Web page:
The national governments of the EU are to be offered more freedom to choose whether they want to grow genetically modified (GM) crops.
The European Commission is to publish next month a proposal to allow member states to decide whether or not to cultivate crops, although an EU-wide system would theoretically remain in place.
John Dalli, the European commissioner for health and consumer policy, will discuss the ideas with members of the European Parliament’s environment committee at an extraordinary meeting on Tuesday (15 June). Formal proposals on how to revise the EU’s GM authorisation system will be published in July.
The EU has long been deadlocked over genetically engineered crops, with the Council of Ministers unable to accumulate majorities either to reject or approve authorisation for GM crops. Since 1998, only two GM products, an insect-resistant maize and a potato engineered for starch production, have been authorised for cultivation.
The proposal might make it easier for pro-GM countries to grow more crops, while leaving countries opposed to GMs to hold out against them. Six countries – Austria, France, Germany, Greece, Hungary and Luxembourg – already have a safeguard clause that entitles them to prohibit the sale or cultivation of GM crops.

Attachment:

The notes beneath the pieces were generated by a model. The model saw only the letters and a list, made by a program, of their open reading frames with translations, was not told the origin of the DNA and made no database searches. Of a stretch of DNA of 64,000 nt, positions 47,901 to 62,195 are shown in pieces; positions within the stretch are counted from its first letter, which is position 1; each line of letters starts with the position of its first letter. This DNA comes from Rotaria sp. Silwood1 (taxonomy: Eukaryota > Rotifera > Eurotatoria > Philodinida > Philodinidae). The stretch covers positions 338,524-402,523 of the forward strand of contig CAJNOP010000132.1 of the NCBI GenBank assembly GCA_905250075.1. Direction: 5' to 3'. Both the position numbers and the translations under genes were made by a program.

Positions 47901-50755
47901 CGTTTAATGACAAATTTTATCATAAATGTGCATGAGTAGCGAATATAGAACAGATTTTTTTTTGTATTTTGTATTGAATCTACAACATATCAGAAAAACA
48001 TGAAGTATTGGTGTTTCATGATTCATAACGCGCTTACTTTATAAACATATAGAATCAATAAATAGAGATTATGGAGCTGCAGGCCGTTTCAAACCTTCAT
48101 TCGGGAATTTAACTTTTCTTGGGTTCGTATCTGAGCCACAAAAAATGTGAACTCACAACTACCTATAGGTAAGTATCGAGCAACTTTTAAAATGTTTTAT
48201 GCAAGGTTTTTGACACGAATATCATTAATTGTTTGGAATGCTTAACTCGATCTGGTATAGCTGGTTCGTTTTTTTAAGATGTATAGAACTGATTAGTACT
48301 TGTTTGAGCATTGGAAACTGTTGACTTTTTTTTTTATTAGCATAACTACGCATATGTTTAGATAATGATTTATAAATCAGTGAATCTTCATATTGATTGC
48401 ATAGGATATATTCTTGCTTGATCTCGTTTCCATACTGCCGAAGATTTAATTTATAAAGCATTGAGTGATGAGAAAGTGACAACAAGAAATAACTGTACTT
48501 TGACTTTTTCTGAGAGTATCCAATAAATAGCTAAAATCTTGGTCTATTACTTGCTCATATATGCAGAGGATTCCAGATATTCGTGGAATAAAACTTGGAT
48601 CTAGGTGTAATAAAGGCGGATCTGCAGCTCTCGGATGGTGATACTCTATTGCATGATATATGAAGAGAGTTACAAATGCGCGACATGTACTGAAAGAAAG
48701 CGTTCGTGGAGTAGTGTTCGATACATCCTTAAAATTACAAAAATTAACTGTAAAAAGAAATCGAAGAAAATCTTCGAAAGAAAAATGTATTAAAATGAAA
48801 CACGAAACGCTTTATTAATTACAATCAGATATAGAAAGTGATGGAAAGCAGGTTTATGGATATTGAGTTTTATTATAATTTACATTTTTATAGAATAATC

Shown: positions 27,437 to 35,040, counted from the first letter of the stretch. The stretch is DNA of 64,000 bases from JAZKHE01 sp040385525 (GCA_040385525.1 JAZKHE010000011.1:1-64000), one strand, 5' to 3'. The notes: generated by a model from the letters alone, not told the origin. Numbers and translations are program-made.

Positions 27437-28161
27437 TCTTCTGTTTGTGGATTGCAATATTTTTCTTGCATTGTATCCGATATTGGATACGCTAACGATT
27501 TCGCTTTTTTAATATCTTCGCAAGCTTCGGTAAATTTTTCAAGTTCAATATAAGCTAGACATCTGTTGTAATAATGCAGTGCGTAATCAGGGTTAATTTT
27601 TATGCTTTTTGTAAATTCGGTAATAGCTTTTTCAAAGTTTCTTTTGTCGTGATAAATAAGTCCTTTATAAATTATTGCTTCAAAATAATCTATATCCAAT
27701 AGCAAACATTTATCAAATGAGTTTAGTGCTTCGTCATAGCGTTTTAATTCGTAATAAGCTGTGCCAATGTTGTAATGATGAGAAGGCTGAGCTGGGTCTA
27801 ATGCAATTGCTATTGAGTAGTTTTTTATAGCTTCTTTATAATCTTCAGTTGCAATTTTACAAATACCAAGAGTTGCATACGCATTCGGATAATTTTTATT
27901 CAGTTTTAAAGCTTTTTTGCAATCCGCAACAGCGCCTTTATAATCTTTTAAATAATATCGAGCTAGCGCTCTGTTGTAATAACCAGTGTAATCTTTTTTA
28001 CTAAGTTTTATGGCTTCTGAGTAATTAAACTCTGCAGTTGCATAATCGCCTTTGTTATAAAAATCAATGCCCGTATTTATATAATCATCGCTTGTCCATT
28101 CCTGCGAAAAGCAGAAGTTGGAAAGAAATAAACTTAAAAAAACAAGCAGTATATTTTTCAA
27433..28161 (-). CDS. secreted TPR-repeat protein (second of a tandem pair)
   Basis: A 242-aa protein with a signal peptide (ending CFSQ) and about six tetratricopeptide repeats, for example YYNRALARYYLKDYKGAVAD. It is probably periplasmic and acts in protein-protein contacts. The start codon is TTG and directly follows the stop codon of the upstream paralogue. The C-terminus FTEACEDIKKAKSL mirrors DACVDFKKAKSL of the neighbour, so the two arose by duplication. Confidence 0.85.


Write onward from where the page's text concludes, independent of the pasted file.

Carel du Marchie Sarvaas at the European Association for BioIndustries (Europabio) said: “The impacts of this legislation on markets and the food chain are unknown and could be deeply disruptive. The Commission needs to clarify what its thinking is.”
Adrian Bebb at Friends of the Earth gave the Commission’s proposals a cautious endorsement. “This is a welcome opportunity for countries in Europe to ban GM crops, but it could open the door for pro-GM member states to cultivate GM crops. We need an immediate ban on growing GM crops,” he said.
The Commission will not take any decisions to authorise new crops for cultivation before its proposal is published.
Around 100,000 hectares of GM crops are planted in the EU, compared to 134 million worldwide. Spain is the biggest EU producer and grew around 75,000 hectares of GM maize in 2007, followed by the Czech Republic, Portugal, Romania, Poland and Slovakia.
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